How I Became A . . . Sex and Relationships Researcher
Posted January 12, 2012
The story of one researcher's path into the elusive field of sex and relationships.
“I didn’t even know you could make a career out of that!” is a very common comment that myself and many sex researchers/educators/therapists receive. This comment is quite often followed by the question “how exactly did you get into that?” or “how do I get into that field?”
How I Became A . . .
A bunch of us Kinsey Confidential bloggers, educators, and writers got together recently and decided to do a series of “How I Became A . . .” to give our readers a taste of just how diverse each of our paths have been to get us into this field!
My journey into this field appears more straight-forward now than it ever did along the way. There were a lot of bumps and curves that led me here…far more than can fit in a readable blog post. But I’ll outline the main turning points that got me where I am now.
Where It Began
My passion for human sexuality was ignited while enrolled in a human sexuality class of Dr. Caroline Pukall at Queen’s University during 3rd year of my undergrad in psychology. The next year, my final year of undergrad, I enrolled in a seminar class led by the same professor that addressed sexuality and sexual problems on a deeper level. I completed my undergraduate thesis in the area of romantic relationships (romantic rejection to be precise), and my passion for sexuality became permanent – both for research (based on my experience with the honors thesis…a must-do if you have the opportunity) and for the intricacies of love and sexual relationships.
The Key: Being Flexible
Once I graduated from Queen’s, I applied to a few clinical psychology programs and therapy programs with sexuality researchers as potential supervisors (looking at potential faculty supervisors is the best way to find a graduate program in this field). I was set on becoming a sex therapist (note: I am not currently a sex therapist) and thought it was the only pathway to a profession in sexuality. I was wrong.
I realized fairly quickly that I wasn’t cut out for therapy (if you knew me, you’d see that I’m far too much of an impatient realist to be a therapist). I ended up in a Human Development graduate program at University of Guelph. I found this program based on finding faculty who did research I was interested in. I fell in love with sex research, thanks to my research advisor, Dr. Robin Milhausen (who is also an IU alum).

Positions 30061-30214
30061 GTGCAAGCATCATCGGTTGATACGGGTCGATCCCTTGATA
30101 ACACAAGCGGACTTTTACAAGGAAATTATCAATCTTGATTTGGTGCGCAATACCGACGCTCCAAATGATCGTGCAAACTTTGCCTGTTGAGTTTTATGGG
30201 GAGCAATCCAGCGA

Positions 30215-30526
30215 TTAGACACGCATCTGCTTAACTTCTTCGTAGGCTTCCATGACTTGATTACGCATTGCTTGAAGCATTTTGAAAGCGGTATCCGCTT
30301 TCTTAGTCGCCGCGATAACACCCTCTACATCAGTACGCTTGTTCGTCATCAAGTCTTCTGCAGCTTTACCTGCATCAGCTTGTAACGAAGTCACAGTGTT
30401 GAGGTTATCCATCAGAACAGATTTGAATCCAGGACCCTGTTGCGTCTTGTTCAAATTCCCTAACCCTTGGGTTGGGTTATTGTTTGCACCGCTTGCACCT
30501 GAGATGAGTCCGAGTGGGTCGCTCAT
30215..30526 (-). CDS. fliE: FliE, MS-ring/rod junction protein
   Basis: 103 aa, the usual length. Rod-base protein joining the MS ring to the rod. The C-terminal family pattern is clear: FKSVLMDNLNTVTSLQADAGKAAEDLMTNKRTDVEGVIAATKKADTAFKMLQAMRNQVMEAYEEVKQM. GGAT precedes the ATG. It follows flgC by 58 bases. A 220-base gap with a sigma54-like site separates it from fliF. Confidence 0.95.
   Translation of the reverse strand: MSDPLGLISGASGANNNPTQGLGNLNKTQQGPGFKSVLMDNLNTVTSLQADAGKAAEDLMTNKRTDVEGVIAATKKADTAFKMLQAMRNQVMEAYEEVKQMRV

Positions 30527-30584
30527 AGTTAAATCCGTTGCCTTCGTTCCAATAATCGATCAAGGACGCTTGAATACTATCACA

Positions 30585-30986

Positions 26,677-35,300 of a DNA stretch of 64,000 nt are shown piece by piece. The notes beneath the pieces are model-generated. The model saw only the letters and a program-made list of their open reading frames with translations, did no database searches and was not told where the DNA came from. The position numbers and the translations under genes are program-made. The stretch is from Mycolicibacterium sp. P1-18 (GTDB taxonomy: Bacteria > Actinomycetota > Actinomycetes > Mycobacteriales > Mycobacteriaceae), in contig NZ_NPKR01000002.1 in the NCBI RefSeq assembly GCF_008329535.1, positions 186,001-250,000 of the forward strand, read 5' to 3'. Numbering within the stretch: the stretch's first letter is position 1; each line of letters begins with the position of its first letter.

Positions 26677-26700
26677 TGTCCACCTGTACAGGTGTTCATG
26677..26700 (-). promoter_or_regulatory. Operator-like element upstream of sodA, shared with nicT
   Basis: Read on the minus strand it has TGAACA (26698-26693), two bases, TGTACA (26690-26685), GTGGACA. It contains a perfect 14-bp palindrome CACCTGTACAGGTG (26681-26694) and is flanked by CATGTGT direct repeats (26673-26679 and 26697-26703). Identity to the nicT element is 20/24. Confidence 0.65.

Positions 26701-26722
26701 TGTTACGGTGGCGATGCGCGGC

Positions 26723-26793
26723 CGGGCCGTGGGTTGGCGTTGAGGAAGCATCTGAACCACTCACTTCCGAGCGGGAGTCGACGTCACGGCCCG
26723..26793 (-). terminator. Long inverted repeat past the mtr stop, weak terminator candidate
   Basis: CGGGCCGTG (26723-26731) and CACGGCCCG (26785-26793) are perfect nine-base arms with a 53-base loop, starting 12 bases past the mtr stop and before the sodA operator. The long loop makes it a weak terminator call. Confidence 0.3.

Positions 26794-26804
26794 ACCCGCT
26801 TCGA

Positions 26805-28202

I attended my first sex conference, Society for the Scientific Study of Sexuality, that was held in Indianapolis, and I was lucky to go on a tour of the Kinsey Institute during that conference. It was at that conference that I realized how different everyone’s path was who did sex research. Some people did psychology, others were in public health, others in sociology or anthropology. Some were therapists, others educators, and others researchers. It was truly diverse.
I applied to the PhD program in Applied Health Science at Indiana University because of the amazing reputation of the Kinsey Institute and the Center for Sexual Health Promotion, and my good fit with the research interests of Dr. Debby Herbenick and Dr. Michael Reece. Though I never pictured myself moving from Canada to the USA (much less Indiana) or in a School of Public Health, it was the best choice I ever made.
Where I Am Now
I’ve shifted from wanting to be a therapist to being a researcher. I’ve shifted from psychology to public health. I consider myself a very interdisciplinary researcher (meaning that I draw from a number of disciplines to inform the research I do). I used to think that my interdisciplinary training was a detriment, but I now realize that it is actually a benefit. In my current search for faculty jobs (I’m graduating with my PhD in May), I’m finding that employers desire someone with an interdisciplinary background.
I now consider myself a biostatistician (oh yeah, I never mentioned that I ended up doing an MPH in Biostatistics somewhere in there) and socio-behavioral researcher who focuses on sex and relationships, mostly in the dyadic context of couples.
So, that’s my story. I hope you will learn more about the paths of other sexuality professionals from more blogs in this series, and I hope you’ll see how many different pathways can lead you to this wonderful and interesting field.